The ban comes in the name of crime prevention, but critics say it will harm ordinary citizens.

The European Parliament has approved a directive that will severely limit the use of cash. 

Under the directive, ostensibly aimed at curbing money laundering and the funding of terrorism, anonymous cash payments over €3,000 will be banned in commercial transactions. In business transactions, cash payments over €10,000 will be completely banned. Anonymous payments in cryptocurrencies will also be completely banned. 

“Under the guise of combating money laundering, you are actually waging a war against cash which has protected our financial privacy since time immemorial,” said German Pirate Party MEP Partick Breyer—one of the few opponents of the measure—during the plenary session. 

“You want to force our finances into traceable and increasingly shaky banking systems that can block our cards and accounts at any time and introduce negative interest rates. We will live to regret it. I tell you: Anyone who tampers with cash is tampering with our financial freedom. And to us Pirates there is no doubt that the finances of honest citizens is none of your business! Hands off our cash, our digital currencies! We say no to this to this creeping financial disenfranchisement.” 

The regulation has been debated since 2016, going through the usual long process of EU lawmaking. Parliament gave its final approval on April 25. It still needs to be approved by the European Council before becoming law. 

According to its opponents, the rule is highly unpopular and will be ineffective in achieving its goal of preventing crime.

Breyer points out that cryptocurrency is already traceable when necessary as it operates through a blockchain peer-to-peer computer network. He adds that law enforcement has already effectively traced and caught criminals committing financial crimes or laundering money from illegal activities through cryptocurrencies. He also notes that during the public consultation period on the directive, it proved highly unpopular among citizens in EU member states, with 90% of respondents weighing in against the measure, citing the use of cash as an essential personal freedom.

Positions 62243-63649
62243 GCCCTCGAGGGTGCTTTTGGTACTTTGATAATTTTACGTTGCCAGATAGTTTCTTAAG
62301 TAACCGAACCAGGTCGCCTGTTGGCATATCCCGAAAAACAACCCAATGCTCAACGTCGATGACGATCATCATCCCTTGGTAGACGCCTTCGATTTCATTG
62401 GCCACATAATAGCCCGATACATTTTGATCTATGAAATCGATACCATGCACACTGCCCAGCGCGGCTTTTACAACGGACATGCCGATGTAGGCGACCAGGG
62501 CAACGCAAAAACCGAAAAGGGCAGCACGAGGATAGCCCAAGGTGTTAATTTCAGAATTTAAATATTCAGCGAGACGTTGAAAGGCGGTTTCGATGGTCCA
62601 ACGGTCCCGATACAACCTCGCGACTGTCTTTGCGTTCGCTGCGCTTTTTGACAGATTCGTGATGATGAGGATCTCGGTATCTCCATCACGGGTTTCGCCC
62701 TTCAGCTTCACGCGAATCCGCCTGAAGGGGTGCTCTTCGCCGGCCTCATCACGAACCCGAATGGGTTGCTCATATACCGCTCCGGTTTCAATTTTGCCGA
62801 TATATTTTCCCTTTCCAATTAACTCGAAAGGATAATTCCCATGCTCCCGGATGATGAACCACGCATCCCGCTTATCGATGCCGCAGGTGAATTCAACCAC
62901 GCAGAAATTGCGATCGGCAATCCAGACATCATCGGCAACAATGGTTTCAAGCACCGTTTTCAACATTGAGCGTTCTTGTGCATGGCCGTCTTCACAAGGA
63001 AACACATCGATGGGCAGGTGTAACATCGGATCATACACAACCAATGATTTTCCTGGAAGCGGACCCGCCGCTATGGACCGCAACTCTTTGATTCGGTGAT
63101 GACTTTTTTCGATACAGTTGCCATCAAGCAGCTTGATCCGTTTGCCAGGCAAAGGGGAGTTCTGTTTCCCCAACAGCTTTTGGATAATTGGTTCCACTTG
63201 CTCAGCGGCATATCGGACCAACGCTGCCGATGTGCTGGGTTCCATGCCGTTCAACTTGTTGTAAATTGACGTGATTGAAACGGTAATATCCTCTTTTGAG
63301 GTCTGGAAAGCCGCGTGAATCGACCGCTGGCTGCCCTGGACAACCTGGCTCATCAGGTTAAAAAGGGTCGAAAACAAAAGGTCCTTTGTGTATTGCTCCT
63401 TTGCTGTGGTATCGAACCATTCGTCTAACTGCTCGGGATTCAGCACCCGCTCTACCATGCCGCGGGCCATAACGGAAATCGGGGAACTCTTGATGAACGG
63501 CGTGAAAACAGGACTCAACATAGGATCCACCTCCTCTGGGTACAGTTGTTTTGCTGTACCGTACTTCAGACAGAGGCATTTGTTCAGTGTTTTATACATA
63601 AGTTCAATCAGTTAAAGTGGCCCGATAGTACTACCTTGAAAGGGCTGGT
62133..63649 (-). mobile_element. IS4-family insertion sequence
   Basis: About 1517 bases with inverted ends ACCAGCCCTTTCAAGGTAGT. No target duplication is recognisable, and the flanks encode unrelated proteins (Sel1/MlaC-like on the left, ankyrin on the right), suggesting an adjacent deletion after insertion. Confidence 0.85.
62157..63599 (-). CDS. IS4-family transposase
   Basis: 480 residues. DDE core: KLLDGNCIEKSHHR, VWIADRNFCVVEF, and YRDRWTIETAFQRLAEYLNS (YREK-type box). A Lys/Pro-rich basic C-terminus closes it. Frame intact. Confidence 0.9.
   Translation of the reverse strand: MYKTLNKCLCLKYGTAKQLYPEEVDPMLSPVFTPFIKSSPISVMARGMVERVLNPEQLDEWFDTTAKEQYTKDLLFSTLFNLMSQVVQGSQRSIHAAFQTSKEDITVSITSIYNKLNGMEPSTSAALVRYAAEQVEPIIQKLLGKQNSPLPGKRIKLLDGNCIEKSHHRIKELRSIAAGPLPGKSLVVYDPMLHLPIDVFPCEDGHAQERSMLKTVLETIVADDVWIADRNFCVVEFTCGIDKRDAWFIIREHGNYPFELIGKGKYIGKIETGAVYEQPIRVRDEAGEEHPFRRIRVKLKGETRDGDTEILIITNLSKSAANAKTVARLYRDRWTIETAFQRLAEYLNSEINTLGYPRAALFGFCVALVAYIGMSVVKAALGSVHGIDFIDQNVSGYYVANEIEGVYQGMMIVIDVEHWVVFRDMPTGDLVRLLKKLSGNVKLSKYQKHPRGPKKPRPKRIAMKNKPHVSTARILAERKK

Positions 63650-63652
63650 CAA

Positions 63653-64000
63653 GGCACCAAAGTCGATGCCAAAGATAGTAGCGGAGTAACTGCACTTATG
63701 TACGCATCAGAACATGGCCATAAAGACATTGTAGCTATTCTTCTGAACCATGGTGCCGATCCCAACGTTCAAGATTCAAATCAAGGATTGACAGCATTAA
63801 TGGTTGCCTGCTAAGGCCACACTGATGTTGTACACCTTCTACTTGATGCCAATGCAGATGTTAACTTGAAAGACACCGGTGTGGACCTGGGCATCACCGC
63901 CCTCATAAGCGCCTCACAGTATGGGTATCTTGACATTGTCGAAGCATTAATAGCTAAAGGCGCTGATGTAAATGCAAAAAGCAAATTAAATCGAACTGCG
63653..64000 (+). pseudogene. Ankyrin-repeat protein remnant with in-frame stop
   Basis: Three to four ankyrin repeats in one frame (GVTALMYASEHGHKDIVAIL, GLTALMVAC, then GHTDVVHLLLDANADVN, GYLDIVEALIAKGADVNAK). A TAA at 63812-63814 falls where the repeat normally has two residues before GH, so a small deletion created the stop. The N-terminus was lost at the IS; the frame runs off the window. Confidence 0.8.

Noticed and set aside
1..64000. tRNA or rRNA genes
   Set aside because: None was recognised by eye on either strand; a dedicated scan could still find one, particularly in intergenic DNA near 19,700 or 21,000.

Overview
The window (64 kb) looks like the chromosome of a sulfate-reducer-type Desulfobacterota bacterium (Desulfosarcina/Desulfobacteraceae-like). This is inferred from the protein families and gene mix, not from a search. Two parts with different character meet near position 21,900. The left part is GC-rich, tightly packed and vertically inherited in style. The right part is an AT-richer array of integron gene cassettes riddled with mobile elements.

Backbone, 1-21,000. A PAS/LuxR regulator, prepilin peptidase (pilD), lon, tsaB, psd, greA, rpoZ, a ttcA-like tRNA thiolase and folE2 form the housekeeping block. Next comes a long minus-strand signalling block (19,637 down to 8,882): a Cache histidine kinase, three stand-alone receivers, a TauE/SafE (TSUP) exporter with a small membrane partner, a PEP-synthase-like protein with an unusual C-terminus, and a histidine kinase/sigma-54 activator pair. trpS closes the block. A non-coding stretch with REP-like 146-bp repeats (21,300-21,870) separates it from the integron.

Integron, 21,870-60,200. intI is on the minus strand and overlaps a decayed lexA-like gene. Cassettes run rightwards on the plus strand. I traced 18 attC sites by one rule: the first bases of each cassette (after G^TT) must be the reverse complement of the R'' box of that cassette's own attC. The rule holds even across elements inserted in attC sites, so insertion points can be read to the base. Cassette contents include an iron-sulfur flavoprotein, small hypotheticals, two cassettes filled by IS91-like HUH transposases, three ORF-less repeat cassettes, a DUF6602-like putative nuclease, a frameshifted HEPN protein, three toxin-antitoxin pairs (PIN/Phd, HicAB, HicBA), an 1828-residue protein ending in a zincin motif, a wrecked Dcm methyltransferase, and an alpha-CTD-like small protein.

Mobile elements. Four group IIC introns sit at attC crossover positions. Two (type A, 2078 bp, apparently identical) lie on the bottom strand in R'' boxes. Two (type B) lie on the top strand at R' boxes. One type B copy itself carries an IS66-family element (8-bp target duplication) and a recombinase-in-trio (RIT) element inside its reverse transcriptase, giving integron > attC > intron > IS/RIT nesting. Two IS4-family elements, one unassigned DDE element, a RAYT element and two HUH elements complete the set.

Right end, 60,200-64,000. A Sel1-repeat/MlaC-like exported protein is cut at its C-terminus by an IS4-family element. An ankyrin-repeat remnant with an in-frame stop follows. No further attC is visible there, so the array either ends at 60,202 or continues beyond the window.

Experts have also warned that it will do little to prevent crime while harming ordinary citizens, particularly the most vulnerable.

“On the other hand, [cash payment limitations] may bring about higher transaction costs, undermined privacy, weakened trust to institutions, basic rights violations, bank-runs and bail-in regulations that place citizens’ savings at risk of devastating losses,” Nikos Passas, Professor of Criminology and Criminal Justice at Northeastern University, stated in a blog post

“Expatriates’ options for developmentally vital remittances would be constrained, and fund flows to needy and fragile communities potentially disrupted or diverted to less monitorable channels. 

“In addition, there may be monetary policy dysfunctions, losses for savers (negative interest rates), and harm to legitimate cash industry interests. Moreover, these challenges will affect the most vulnerable parts of the population (elderly, migrants, unbanked, remittance recipients etc.).“

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